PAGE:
Biking the old railbed


Keith Mahoney04.20.02
Sunny, 55 degrees Fahrenheit

NEWPORT, VERMONT: I find the start of the bike trail on Prouty Drive, near North Country Hospital, and head out of town into a modest breeze on my trusty Raleigh Mountain Tour Bike.

The trail is on the old Canadian Pacific railbed that connected to Sherbrooke, Quebec. It's just over the ridge from the log cabin near Tomifobia, Quebec, where I grew up. Like all old rail lines, the grades are gradual, and curves gentle.

The first part of the ride north is along the eastern shore of Lake Memphremagog, past cottages and marshy areas held captive from their lake by the dam of the railbed. The view to the mountains west across the lake shows Elephantis and Owl's Head. Snow still sits on the northeast ski trails of Jay Peak, in the range further west.

After four wicked hot and sunny days, the colors of spring coming out are vibrant. Bright carpets of green lawns and hay fields, the fog of pale green in the trees from poplars and willows starting to leaf out, lime green of skunk cabbage up four inches along the Tomiphobia river, some deeper reds to be seen at the tips of birches, and some eager maples. So neat to see so far into the woods in this season, everything laid out to be seen among the bare-bone trees.

The Vermont bike trail ends at the North Derby Road, with signs directing you to check in at Canadian customs if you want to keep heading north. I turn right, catch a brisk tailwind, and pull into Beebe Plain about four minutes later. I cruise up to the Canadian Customs building, speak briefly with the agent on duty, and head along Main Street, Beebe, Quebec, to tie back into the bike trail, located at the north end of the village on the right, just past a life-size grizzly carved of wood.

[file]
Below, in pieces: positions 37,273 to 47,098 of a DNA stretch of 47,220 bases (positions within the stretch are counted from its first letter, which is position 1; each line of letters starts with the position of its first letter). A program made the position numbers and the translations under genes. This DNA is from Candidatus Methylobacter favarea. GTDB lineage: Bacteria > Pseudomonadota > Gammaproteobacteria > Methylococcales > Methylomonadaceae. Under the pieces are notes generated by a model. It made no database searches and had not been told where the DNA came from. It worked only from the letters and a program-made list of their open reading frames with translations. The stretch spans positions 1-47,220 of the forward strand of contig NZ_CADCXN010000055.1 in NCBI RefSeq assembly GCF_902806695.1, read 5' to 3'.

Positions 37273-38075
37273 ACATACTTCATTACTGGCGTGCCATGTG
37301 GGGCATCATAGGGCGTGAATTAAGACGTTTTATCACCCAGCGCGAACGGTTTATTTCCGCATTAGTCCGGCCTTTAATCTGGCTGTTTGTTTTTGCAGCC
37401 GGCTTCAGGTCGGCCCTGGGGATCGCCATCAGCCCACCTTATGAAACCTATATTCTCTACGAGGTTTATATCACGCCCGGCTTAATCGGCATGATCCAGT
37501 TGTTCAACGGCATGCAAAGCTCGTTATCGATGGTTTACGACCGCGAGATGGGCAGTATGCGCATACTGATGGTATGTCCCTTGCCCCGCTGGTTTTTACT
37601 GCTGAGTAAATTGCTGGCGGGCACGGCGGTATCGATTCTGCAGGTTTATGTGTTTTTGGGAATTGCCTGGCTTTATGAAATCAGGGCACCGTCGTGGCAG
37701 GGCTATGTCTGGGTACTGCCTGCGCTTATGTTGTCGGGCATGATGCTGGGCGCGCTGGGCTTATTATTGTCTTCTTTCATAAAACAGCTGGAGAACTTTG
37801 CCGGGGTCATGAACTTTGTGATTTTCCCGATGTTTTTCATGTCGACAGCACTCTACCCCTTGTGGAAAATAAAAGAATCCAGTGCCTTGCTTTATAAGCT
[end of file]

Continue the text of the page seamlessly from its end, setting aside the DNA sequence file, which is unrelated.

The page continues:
From this point on into Tomifobia (about two or three kilometers) the trail is very hidden from view, tucked into the woods amongst some small ridges. On the right, the Tomifobia river valley starts to open up, and the trail comes to the main (tar) road into Tomifobia.

To this point, the surface of the trail is fine crushed rock, in my opinion the best trail surface to be found. It is well-packed, groomed so that that two cyclists may ride abreast, or pass in opposite directions with ease. The surface is level and smooth, a joy to travel on.

This all changes as you come into Tomifobia village.

The rails and ties have been removed, but for the next 5 or 6 kilometers, the surface is ballast; large, irregular, sharp-edged stone measuring 4-7 centimeters across.

I was only able to stay on the trail because I was riding a fat-tired bike with lots of rubber, and was willing to accept the shudders and shakes of the less-than-optimal surface condition.

Hikers beware, this is ankle sprain territory. You will need to keep your eyes to the ground. Still, it is passable, and I've ridden on worse trails.

To remain on the trail, you have to climb a steep pitch up to a road, and down the other side when you come to the end of town. There were another four or five km of rough stuff to negotiate, with one more road crossing, before the trail becomes well-groomed again.

The trail from Tomifobia to Boynton is about eight km, the first half rough ballast, the last half smooth, and for much of that distance the river snakes along beside you, opening here and there to a small field, and a ridge rises abruptly on your left, giving a cozy, tucked-in feeling to the trail.

The entire length of the trail, on both sides of the border, is pristine. I did not see a candy wrapper, nor a cigarette butt, neither bottles nor cans. The vistas are longer, especially along the shore of Memphremagog, on the Vermont section, tighter in and intimate along the river section in Quebec. I was fortunate to know the area well. This trail continues north through Ayer's Cliff and beyond, but I will have to write about that when I have had the opportunity to ride it.

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